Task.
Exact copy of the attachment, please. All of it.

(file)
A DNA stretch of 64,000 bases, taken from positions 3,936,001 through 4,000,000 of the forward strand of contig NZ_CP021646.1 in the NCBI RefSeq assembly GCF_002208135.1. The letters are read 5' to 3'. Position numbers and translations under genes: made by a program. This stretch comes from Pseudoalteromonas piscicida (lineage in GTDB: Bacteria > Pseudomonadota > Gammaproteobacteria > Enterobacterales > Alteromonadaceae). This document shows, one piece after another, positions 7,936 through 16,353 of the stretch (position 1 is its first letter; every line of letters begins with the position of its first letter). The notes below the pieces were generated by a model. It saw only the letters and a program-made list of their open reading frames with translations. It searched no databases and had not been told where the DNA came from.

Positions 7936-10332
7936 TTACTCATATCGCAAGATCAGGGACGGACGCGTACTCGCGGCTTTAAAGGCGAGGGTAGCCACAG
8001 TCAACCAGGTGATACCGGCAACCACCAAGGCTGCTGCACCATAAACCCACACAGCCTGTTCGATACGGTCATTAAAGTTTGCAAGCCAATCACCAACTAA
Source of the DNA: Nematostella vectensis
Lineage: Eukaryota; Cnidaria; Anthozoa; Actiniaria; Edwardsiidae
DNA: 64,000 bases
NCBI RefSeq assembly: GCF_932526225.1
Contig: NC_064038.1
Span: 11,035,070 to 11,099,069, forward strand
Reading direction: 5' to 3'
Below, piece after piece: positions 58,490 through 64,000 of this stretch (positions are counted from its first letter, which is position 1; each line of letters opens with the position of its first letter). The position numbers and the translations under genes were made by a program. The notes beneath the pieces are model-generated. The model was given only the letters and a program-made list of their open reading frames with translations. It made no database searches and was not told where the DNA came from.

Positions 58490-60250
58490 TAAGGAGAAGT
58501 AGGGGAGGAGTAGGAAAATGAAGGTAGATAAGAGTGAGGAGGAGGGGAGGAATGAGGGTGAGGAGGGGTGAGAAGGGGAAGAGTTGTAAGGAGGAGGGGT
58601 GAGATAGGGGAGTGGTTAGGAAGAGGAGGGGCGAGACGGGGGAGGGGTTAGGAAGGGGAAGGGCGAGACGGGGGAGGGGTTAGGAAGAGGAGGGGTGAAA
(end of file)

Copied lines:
A DNA stretch of 64,000 bases, taken from positions 3,936,001 through 4,000,000 of the forward strand of contig NZ_CP021646.1 in the NCBI RefSeq assembly GCF_002208135.1. The letters are read 5' to 3'. Position numbers and translations under genes: made by a program. This stretch comes from Pseudoalteromonas piscicida (lineage in GTDB: Bacteria > Pseudomonadota > Gammaproteobacteria > Enterobacterales > Alteromonadaceae). This document shows, one piece after another, positions 7,936 through 16,353 of the stretch (position 1 is its first letter; every line of letters begins with the position of its first letter). The notes below the pieces were generated by a model. It saw only the letters and a program-made list of their open reading frames with translations. It searched no databases and had not been told where the DNA came from.

Positions 7936-10332
7936 TTACTCATATCGCAAGATCAGGGACGGACGCGTACTCGCGGCTTTAAAGGCGAGGGTAGCCACAG
8001 TCAACCAGGTGATACCGGCAACCACCAAGGCTGCTGCACCATAAACCCACACAGCCTGTTCGATACGGTCATTAAAGTTTGCAAGCCAATCACCAACTAA
Source of the DNA: Nematostella vectensis
Lineage: Eukaryota; Cnidaria; Anthozoa; Actiniaria; Edwardsiidae
DNA: 64,000 bases
NCBI RefSeq assembly: GCF_932526225.1
Contig: NC_064038.1
Span: 11,035,070 to 11,099,069, forward strand
Reading direction: 5' to 3'
Below, piece after piece: positions 58,490 through 64,000 of this stretch (positions are counted from its first letter, which is position 1; each line of letters opens with the position of its first letter). The position numbers and the translations under genes were made by a program. The notes beneath the pieces are model-generated. The model was given only the letters and a program-made list of their open reading frames with translations. It made no database searches and was not told where the DNA came from.

Positions 58490-60250
58490 TAAGGAGAAGT
58501 AGGGGAGGAGTAGGAAAATGAAGGTAGATAAGAGTGAGGAGGAGGGGAGGAATGAGGGTGAGGAGGGGTGAGAAGGGGAAGAGTTGTAAGGAGGAGGGGT
58601 GAGATAGGGGAGTGGTTAGGAAGAGGAGGGGCGAGACGGGGGAGGGGTTAGGAAGGGGAAGGGCGAGACGGGGGAGGGGTTAGGAAGAGGAGGGGTGAAA